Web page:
A $5 million gift from Wendy and Wayne Holman will create a new initiative at Penn aimed at dramatically expanding financial aid and enhancing opportunities for faculty and students to engage in research and teaching in and about Africa.
The Holman Africa Initiative was announced at the start of the inaugural Penn Africa Research Symposium organized by Penn Global, which offered more than 40 participants from across the University an opportunity to virtually present their wide-ranging research on Africa during a three-hour event. The newly launched event was similar to previous Penn Global-organized symposia on China, India, and Latin America that highlight research from schools across Penn.
Ezekiel J. Emanuel, vice provost for global initiatives, said in comments at the symposium’s start that the Holman gift “is a tremendous moment, and it fits squarely within Penn’s global mission, which has been for over 10 years to engage the world, to engage students, and to produce cutting-edge research, even in these moments of excessive nationalism and xenophobia.
“We are not backing down from our commitments to the globe,” he said. “This Holman Initiative is just another indication of how we will continue to build and commit ourselves to ever larger parts of the globe.”
The gift will enable Penn to create a scholarship for African students in STEM fields, provide a resource acquisition fund and a research fellowship for African health and medicine research at Penn Libraries, and create an Africa Research and Engagement Fund, which will complement the existing China, India, and Global Engagement Funds and enable the University to support groundbreaking interdisciplinary research and teaching in and on Africa, he said.
Wendy Holman, a 1997 graduate of the Wharton School and CEO of Ridgeback Biotherapeutics, told attendees her company is committed to health in Africa and to fighting disease. The company has developed an Ebola treatment and is working on COVID-19 treatments. Her work on the ground in the Democratic Republic of Congo during the 2014 Ebola epidemic inspired her company’s efforts.
“I wanted to have a direct impact on health and human suffering, not just for commercial markets but for patients who needed champions,” she said. “I’m so happy to be part of this and to hear about all the work that you’re doing, and I look forward to so many more opportunities to be a part of this.”
The symposium got underway after welcome remarks from music professor Carol Muller of the School of Arts & Sciences, who has published widely on South African music, and Ocek Eke, director of Global and Local Service-Learning Programs in the School of Engineering and Applied Science. In this role, Eke is responsible for organizing and overseeing service learning courses in Rwanda and Ghana, among other nations around the globe. He recounted a successful effort in Rwanda in which he and Penn engineering students helped get an unused water filtration system up and running at a hospital that lacked clean water.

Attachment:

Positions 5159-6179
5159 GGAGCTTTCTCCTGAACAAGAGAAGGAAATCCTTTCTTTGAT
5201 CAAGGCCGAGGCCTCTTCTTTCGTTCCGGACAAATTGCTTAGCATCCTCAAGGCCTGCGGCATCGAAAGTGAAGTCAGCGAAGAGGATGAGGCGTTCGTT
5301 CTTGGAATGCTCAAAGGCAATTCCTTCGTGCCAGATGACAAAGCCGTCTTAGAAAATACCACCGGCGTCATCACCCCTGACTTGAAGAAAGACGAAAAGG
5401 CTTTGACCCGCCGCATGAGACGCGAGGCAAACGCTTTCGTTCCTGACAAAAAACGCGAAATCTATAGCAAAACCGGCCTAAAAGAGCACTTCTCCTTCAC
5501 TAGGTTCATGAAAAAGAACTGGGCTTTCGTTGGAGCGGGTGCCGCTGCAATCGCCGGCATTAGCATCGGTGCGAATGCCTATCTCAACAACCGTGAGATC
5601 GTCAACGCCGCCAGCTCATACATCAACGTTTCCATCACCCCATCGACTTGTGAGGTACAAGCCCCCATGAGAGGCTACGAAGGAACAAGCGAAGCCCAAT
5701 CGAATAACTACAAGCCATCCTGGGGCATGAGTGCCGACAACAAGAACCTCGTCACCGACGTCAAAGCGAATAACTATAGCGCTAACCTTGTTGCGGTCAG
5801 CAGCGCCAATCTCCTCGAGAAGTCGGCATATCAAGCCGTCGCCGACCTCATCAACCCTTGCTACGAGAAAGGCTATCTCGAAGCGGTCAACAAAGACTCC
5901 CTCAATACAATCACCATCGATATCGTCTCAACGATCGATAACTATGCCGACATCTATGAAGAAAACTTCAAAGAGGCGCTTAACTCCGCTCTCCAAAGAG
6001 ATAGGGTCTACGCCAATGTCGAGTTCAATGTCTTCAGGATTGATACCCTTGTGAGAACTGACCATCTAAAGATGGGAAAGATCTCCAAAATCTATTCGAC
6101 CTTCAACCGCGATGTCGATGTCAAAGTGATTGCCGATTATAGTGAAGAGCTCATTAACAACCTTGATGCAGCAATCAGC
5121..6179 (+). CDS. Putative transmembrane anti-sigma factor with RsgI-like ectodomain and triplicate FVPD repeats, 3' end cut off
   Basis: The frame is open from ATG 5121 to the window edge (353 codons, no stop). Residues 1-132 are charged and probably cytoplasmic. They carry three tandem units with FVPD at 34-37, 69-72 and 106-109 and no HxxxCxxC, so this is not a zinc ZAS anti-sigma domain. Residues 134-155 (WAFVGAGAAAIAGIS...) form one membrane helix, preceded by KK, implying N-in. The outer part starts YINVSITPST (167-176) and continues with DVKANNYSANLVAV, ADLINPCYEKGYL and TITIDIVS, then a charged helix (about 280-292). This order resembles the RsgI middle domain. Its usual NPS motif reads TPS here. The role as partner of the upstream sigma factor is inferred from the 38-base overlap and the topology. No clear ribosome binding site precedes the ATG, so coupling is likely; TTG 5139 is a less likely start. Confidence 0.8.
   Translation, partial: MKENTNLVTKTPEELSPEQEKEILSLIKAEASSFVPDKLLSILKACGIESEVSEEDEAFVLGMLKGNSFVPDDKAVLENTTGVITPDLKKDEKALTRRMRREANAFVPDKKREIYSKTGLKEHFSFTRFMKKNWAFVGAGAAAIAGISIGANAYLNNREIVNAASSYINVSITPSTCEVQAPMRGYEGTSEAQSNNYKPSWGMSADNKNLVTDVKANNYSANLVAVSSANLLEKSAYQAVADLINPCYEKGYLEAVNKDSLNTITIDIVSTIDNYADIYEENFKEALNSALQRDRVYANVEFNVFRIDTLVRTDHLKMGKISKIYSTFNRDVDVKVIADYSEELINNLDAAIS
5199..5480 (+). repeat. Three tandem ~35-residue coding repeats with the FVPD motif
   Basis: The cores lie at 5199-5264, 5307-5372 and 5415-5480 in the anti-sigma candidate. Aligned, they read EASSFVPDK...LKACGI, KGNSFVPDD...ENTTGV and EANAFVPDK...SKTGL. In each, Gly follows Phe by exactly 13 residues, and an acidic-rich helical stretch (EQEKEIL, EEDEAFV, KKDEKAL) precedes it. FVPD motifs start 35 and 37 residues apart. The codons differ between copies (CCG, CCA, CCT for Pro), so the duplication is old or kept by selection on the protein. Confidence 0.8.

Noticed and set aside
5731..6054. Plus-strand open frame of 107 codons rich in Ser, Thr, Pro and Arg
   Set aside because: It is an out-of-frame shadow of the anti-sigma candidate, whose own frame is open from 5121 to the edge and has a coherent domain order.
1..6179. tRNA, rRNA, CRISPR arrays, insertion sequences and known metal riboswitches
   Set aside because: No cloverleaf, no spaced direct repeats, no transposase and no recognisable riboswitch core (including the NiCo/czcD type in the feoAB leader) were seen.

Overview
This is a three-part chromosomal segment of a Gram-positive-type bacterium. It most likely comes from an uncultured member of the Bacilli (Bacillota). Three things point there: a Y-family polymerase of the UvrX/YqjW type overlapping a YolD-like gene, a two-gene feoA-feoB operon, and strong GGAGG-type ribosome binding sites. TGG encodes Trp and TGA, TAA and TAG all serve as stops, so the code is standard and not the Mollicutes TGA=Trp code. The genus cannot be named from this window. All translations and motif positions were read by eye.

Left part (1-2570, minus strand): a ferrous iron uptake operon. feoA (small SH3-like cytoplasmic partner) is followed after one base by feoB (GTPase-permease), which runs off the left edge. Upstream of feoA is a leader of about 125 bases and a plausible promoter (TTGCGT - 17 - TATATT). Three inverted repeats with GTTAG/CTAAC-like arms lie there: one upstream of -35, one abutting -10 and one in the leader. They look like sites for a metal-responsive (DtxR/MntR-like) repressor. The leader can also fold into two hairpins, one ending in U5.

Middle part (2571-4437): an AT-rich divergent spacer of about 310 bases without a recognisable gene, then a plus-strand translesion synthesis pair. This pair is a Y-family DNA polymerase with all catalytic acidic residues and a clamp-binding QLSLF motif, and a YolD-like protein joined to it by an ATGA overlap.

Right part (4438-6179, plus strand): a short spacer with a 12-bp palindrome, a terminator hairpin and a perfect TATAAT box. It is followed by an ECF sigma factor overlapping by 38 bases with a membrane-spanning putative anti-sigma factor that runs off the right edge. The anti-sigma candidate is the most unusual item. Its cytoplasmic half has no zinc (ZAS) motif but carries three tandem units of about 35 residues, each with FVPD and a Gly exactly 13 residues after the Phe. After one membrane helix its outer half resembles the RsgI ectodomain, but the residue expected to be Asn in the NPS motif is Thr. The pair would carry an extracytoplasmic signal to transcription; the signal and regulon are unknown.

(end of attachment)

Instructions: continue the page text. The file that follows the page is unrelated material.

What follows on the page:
“The point is that we have done so much good with Penn Global, and of course that comes from leadership. Good leaders inspire good followers,” he said.
Muller said she is “thrilled” about Penn’s expanding efforts in Africa.
“It is important that we should not be in the business of saving Africa but of partnering with and learning from the people of the African continent,” Muller said. “We need to continue building partnership capacities with Penn African and diaspora students, undergraduate and graduate, and Penn faculty and staff from the African continent and its diaspora, as well as those who are not African born, all of whom are doing excellent research in communities and science in Africa. This is what we’re going to hear about today.”
Presenters included graduate students, postdocs, visiting researchers, and alumni, as well as faculty. The topics ranged from efforts to create a malaria breathalyzer test to the effects of COVID-19 school closures on children in Ghana to developing a hospital management training program in Kenya.
“This symposium is a culmination of all the efforts that we have made, and it’s a wonderful thing to see this community blossom and congeal as a real force,” Emanuel said. “This is a huge achievement and represents the enormous amount of interest and investment Penn has in Africa.”